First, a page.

More specifically, the system is first initialized (702) by setting the variable I, which corresponds to the elements in the legitimate character, to one, and the variable M, which corresponds to the elements in the illegitimate character, to nine. For each element, the decoder calculates (704) the absolute value of the difference between the element counts of the relatively clear and the relatively distorted images. If this difference equals or exceeds a specified threshold, Kl (704, 706), the decoder assumes that this particular element o~ the defective character is defective. If after so analyzing the first nine elements (708, 710) of the defectiv character, the decoder has not found a defective element, the decoder performs a correc~ion by copying the nine good elements onto the M bad elements (720). In this ., .

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case, a borderline reading or decoding may have occurred and tha correction is considered successful. The error correction method then proceeds as described above (660, 668 of FIG. 6C).

In the more likely event that a defective element is found, th decoder tests ~740) for a single or dual element misread error. As will be appreciated by one skilled in the art, if such an error has occurred (746, 748), the sum of the counts of the de~ective element and the counts o~ the next adjacent element will be approximately equal to the sum cf the counts of the corresponding element in the relatively clear scan. If such an error has occurred, the variable I is incremented (748) and the correction process continues (749, 708).

If such a misread error has not occurred, the decoder proceeds (754) to check (756) for a split error.
Specifically, the decoder first calculates (758) the sum of the element counts for the defective element and its next two neiyhboring elements. If this sum is approximately equal t760j 762) to the count of the single element of the relatively clear scan corresponding to the identified defective element, the decoder assumes a split error has occurred and increments the variable M by two (762~. If so, the counts of the identified defective element and its two neighbors are used as a single element in lieu of the thr~e el~ment~. The system then continues the correction process (764, 708).

Finally, if such a split error is not found, the decoder checks (766) for a merge error. If the count o~
the defective element is approximately equal (770, 77~) to the sum o' three e1ements (76a) of the relatively clear :

-21~ 7~

scan, ths decoder assumes a merge error has occurred (772).
In this event, variable M is d~cremented by two and variable I is incremented by two, thus permitting the replacement of the single defective count with the three counks from the relatively clear scan. The system then continues the correction process (774, 708).
Alternatively, if a merge error is not found, the decoder indicates (776) that the correction attempt was unsuccessful and proceeds as described above (660, 662 of FIG. 6C).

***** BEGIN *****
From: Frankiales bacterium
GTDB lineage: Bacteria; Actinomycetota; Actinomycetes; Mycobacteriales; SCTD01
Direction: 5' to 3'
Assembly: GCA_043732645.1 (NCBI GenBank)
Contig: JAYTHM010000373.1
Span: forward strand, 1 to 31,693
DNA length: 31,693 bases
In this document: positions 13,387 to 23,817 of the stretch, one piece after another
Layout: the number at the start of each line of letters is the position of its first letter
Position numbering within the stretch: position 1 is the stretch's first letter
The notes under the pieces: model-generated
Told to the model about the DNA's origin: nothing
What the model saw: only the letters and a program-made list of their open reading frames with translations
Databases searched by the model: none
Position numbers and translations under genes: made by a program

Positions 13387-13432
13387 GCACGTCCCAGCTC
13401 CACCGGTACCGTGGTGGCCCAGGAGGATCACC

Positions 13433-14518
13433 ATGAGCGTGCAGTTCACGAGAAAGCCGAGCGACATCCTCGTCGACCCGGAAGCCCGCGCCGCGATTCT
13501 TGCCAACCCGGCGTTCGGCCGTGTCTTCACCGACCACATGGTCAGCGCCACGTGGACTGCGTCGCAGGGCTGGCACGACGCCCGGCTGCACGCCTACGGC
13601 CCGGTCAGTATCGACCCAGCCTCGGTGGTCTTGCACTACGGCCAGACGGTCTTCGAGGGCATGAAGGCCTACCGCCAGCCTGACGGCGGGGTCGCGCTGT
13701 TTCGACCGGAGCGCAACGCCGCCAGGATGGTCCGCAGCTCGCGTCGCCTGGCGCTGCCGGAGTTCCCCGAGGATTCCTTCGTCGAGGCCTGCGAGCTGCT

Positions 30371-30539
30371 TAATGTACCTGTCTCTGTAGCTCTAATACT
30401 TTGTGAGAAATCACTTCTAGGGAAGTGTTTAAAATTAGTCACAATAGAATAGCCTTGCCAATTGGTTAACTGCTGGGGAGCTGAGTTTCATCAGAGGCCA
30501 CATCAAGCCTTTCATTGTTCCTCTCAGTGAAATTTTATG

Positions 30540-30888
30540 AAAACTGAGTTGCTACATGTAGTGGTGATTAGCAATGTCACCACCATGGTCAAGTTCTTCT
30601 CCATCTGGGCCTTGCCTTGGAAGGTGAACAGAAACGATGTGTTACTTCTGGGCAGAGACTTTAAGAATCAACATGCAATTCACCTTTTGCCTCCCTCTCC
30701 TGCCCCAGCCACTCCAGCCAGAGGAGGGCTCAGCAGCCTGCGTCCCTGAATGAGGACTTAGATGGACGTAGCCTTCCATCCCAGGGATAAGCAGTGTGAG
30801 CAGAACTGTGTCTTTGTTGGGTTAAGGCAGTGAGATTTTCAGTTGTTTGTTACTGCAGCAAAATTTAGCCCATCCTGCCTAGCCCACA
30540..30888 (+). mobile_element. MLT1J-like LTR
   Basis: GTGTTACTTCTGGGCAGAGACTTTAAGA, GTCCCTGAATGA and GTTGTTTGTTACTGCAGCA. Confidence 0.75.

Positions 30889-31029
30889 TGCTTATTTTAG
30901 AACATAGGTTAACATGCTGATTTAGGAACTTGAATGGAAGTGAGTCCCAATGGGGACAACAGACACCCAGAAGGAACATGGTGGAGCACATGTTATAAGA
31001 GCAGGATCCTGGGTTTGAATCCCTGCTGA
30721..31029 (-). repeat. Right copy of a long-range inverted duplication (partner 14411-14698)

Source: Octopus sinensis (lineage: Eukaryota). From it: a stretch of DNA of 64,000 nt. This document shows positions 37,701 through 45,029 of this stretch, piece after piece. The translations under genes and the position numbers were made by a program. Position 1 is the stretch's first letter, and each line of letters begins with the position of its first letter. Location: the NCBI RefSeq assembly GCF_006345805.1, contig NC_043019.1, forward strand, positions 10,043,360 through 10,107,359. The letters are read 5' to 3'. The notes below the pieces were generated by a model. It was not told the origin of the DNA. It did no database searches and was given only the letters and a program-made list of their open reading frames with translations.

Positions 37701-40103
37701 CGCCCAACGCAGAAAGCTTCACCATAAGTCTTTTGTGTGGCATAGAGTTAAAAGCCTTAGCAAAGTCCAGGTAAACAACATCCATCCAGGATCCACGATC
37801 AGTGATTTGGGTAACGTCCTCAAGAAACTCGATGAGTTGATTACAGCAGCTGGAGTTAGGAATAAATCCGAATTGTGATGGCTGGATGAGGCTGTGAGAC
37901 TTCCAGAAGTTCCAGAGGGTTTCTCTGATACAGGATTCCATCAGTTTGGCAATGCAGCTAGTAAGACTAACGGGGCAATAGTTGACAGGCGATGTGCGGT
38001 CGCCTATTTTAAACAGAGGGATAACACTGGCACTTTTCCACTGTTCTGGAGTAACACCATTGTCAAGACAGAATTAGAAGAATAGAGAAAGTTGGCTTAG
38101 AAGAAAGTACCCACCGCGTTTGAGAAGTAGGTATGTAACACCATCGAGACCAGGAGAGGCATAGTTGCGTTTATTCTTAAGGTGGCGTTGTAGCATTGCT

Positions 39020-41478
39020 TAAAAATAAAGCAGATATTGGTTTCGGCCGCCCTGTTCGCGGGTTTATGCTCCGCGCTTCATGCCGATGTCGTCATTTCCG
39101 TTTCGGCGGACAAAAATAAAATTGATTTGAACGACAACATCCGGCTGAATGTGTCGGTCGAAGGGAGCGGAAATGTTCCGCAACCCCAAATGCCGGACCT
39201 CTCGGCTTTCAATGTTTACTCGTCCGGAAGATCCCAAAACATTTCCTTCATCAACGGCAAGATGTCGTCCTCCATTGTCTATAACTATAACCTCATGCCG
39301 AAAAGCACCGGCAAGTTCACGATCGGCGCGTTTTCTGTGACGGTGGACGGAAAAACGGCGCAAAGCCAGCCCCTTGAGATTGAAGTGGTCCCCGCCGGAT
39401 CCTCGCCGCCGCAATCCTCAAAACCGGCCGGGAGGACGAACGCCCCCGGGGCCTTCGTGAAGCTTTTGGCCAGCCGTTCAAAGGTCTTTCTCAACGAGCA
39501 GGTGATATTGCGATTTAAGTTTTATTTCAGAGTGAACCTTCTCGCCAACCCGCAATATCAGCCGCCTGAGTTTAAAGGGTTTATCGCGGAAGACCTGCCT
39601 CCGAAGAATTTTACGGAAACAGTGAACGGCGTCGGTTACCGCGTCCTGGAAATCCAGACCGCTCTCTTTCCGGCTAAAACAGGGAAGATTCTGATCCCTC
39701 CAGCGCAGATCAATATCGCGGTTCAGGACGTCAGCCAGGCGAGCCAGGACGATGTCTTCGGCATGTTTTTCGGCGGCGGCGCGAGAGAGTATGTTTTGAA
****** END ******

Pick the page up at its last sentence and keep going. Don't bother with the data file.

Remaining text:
While ~he invention has been described in conjunction with specific embodiments, it is evident in light o~ the foregoing description that numerous alternatives, modificakions, and variations will be apparent to those skilled in the art. The terms "first"
and "second", as they relate to scan signals, digikal images and the like are employed for convenience and do not necessarily indicate the relative time of occurrence of 2~ such signals.
.

.
.

-:

Claims (38)

1. In a method for decoding bar code symbols in which a bar code reader and associated components scan a bar code symbol having a succession of linear elements of different light reflectivity, produce a representation of the symbol and attempt to decode the representation of the symbol in order to produce a legitimate character message containing legitimate characters which are decodable, all non-decodable characters being illegitimate, the improvement comprising the steps of:
storing a first representation of the bar code symbol corresponding to a first scan path through said symbol;
storing a second representation of said bar code symbol corresponding to a second scan path through said symbol; and replacing at least one element of an illegitimate character of said first representation with at least one element of a corresponding character of said second representation to form an improved representation.
2. The improved method of claim 1 further comprising the step of improving said second representation using said improved representation to form a further improved representation.
3. The improved method of claim 2 further comprising the step of defining a relatively clear representation and a relatively distorted representation from said improved representation and said further improved representation, wherein said relatively clear representation comprises at least one undistorted element corresponding to a distorted element in said relatively distorted representation.
4. The improved method of claim 3 further comprising the step of correcting said relatively distorted representation using said relatively clear representation.
5. The improved method of claim 4 wherein said step of correcting results in an additional improved representation containing only legitimate characters.
6. The improved method of claim 4 further comprising the steps of repeatedly redefining said improved representation and said further improved representation as relatively clear and relatively distorted representations and repeatedly attempting to correct and decode said relatively distorted representation until either the decode is successful or neither improved representation can be defined as relatively clear.